Carl Parnell remembers being a picky eater at 7 years old—so much so, that his parents just fed him whatever he wanted. While he’s been involved with soccer most of his life, the 37-year-old UK native was always a “chubby child,” even through his teenage and early adult years. And he didn't know what to do about it. But in 2012, Parnell got the reality check he needed: His then 4-year-old daughter looked up at him and said “Daddy, you look like you have been pumped up by a bicycle pump.”
“It hit me hard. You can put a brave face on, but it did hurt,” he recalls. “But I really needed to hear that.”
For the next two years, he went through a roller coaster of yo-yo diets and workout plans that didn’t work. It was always the same cycle: He’d lose a little bit of weight and then gain it all back, always tipping the scales at about 100 kilograms (he had already lost some weight in the before photo above). After struggling to find a routine that worked for him, Parnell decided to go back to the drawing board. He signed up for an online nutrition course—and that’s when things really started to change.
“I couldn’t find anyone to help me, so I had to help myself,” he says.
He dual enrolled for nutrition and personal training courses, and studied everything from hormones to hypertrophy. Within the first six weeks, Parnell started transforming the way he looked at food.
Related: 6 Foods to Score a Six Pack
“I used to believe everything I read,” he says. “I would believe everything people told me and I didn’t know anything about food. I never thought about calories. I never thought about what’s in a specific food and what it actually does to your body. All I thought about was how it tasted.”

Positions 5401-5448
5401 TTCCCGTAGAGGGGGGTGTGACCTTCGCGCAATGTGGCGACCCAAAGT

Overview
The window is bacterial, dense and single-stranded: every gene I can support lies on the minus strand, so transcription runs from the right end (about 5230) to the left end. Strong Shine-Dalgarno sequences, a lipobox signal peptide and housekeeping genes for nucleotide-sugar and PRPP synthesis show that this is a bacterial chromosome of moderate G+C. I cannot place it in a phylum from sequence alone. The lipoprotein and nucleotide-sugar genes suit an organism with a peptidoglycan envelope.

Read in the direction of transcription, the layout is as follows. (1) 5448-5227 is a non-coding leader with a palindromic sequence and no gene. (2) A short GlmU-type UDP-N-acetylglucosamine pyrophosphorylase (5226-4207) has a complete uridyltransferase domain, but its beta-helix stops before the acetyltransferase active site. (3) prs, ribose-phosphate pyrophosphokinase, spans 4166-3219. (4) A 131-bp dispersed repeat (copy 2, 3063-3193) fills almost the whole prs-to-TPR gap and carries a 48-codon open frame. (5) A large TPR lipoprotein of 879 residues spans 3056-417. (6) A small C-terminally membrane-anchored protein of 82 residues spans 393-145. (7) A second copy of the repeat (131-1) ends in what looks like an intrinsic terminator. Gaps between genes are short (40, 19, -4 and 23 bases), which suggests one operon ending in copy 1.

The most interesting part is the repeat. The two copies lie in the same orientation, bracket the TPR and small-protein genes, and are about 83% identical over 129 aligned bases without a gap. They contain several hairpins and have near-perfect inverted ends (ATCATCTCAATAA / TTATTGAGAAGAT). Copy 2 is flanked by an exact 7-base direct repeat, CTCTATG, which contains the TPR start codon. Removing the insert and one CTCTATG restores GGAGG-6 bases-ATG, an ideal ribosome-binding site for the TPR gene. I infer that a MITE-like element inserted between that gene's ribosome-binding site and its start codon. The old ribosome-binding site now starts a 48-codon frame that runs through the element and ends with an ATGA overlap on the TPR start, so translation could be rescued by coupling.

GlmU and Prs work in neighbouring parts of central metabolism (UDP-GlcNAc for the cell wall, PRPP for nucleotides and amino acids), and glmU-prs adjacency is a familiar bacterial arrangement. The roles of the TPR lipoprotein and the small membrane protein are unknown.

Parnell’s diet was once packed with convenience foods, like frozen meals, pizzas, fries, plenty of dessert, and fast food. Even though he’d put his time in at the gym, he never really got the results he was looking for because of his poor diet, he says.
But now, a sculpted six-pack has replaced his belly, thanks to his disciplined diet and a healthy dose of abs exercises three days a week. He credits his success to these three tips.
Pay Attention To Your Calorie Intake
Parnell admits he was simply eating way too many calories a day. After he figured out how many calories his body needed with his activity level, he finally started to see results when he stuck to his quota, which is about 2,600 calories a day.
Build a Balanced Meal
A diet full of junk foods means you’re loading up on extra calories, salt, sugar, and artificial ingredients. Now, Parnell sticks to balanced plates full of whole foods, like chicken breast for protein, brown rice for carbs, and a pile of vegetables.
Don’t Deprive Yourself
“I’ve learned that too many people demonize food,” Parnell says. “If you take something out (of your diet) and say you can’t have it, what will you do? You’ll want it.”
Occasionally indulging in his favorite foods made Parnell feel like he could actually stick to his goals without going crazy.
Make no mistake, Parnell has also become a regular at the gym for the past two years: He dedicates four days a week to cardio, strength training, and mobility work. In addition to his abs, he loves working his chest and shoulders with the lateral raise and classic bench press. He could never even do a single pull-up before, and now they’re just an everyday part of his routine. Now he weighs in at a lean 150 pounds, but he hopes to pack on more muscle.
And his journey hasn’t stopped here: Parnell is currently working towards his personal training certification—and is using everything he’s learned to educate children at his local schools about the importance of nutrition. Thinking about his own kid, he remembers why getting fit meant so much to him in the first place.
“As I was progressing, I used to ask ‘Can you see any difference?’ Children are honest,” he says. “(My daughter) would tell me ‘Yes, you look smaller’ and point to my different muscles. She was my motivation.”
For another amazing transformation, see how Apollo lost half his body weight before appearing on the Bachelorette.
This article originally appeared on Men's Health.